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EU member states chide Swiss trade and free movement barriers

 

Two years after it launched a review of its relationships with Switzerland, the Council has released its conclusions on the state of the EU’s deep and complex relationship with its small rich neighbour. Relations are good, but they need a framework and a fix in the area of agriculture and services, EU member states believe.

The EU-Swiss relationship went through a turbulent period following a referendum in which a small majority of Swiss citizens approved the idea of introducing immigration quotas for EU citizens. After significant pressure from the EU, Switzerland introduced legislation in 2016 that aims to improve labour market access to Swiss citizens without however putting in question acquired rights of EU citizens nor the principle of free movement. Switzerland also recently agreed to grant free movement rights to citizens from Bulgaria, Croatia and Romania – not least after having been suspended from EU research funding under the Horizon 2020 programme.

In ‘conclusions’ released on Tuesday (28 February 2017), member states reiterated the EU’s demand to negotiate with Switzerland a general institutional framework to manage the large number of bilateral sectorial agreements currently in place between the two parties.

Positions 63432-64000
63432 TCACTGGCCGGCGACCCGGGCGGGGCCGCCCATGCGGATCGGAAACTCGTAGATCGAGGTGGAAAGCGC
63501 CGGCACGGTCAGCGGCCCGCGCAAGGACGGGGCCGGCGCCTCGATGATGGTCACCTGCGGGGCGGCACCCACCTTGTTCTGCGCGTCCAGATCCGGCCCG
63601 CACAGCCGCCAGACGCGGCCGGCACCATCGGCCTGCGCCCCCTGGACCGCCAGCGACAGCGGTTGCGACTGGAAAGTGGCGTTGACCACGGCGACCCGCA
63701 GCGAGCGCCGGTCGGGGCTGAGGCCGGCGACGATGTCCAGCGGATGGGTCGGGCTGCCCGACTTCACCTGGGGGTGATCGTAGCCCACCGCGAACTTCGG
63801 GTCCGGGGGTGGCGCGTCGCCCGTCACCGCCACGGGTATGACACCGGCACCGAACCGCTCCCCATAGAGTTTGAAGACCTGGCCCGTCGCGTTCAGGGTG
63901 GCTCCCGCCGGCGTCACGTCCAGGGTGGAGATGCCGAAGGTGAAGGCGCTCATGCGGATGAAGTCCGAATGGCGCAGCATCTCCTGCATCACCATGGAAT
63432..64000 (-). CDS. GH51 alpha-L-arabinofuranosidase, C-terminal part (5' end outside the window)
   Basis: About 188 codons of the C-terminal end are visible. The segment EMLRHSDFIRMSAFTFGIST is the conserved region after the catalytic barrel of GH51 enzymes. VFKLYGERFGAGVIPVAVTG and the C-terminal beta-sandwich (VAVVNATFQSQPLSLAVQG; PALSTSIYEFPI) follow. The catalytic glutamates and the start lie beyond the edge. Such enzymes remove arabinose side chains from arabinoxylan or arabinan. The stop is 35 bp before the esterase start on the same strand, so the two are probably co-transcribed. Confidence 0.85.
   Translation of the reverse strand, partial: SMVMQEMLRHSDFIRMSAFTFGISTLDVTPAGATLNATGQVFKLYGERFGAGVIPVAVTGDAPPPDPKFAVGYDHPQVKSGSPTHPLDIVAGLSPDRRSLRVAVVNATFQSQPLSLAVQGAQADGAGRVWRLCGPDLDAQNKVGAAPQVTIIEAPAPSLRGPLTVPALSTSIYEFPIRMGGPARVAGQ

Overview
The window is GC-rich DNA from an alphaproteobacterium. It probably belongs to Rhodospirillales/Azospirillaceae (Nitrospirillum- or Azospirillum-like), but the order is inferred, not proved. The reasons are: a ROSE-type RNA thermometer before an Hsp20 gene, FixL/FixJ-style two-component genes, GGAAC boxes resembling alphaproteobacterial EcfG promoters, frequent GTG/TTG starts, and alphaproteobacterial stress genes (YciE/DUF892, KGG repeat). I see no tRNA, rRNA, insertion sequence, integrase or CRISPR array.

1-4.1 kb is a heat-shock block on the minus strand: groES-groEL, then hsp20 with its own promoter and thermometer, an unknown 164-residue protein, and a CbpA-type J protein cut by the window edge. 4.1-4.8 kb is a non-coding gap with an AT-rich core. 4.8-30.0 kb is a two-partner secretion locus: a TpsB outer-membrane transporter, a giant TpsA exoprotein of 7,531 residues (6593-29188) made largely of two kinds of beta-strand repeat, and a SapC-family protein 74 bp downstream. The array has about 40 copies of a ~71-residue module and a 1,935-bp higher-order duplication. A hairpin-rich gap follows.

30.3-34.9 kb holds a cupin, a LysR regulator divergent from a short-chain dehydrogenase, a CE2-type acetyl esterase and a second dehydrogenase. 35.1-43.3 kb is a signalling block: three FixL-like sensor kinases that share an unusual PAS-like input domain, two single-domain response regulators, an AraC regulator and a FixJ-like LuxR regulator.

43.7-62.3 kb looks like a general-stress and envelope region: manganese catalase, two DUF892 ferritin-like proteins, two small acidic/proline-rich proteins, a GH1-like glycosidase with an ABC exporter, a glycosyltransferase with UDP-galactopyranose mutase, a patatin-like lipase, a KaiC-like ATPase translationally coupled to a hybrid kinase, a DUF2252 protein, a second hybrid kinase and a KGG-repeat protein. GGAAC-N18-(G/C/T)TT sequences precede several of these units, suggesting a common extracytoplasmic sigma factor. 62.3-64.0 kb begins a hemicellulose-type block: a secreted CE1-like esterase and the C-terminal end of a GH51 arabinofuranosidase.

“While today the bilateral trade relationship generally works smoothly to the benefit of both partners, there are a number of restrictions on access to the Swiss market for operators from the EU, notably in the agri-food and services sectors”, the Council deplores.

“These restrictions need to be addressed in order to remedy asymmetries in bilateral economic relations. The Council is concerned by an inconsistent application of certain agreements and the introduction by Switzerland of subsequent legislative measures and practices, at federal or cantonal level, that are incompatible with those agreements, in particular the [Free Movement of Persons Agreement]”, member states say.

“The Council calls upon Switzerland to abrogate such flanking measures and to refrain from adopting new measures incompatible with the Agreement”, the Council conclusions read.

The conclusions are the result of an EU drive to deepen and harmonise single market relationships with its European Economic Area and EFTA partners initiated in 2014.

Switzerland is by far one of the EU’s main trading partners. It ranks third after the United States and China. In 2015 bilateral trade amounted to €264 bn (£225 bn).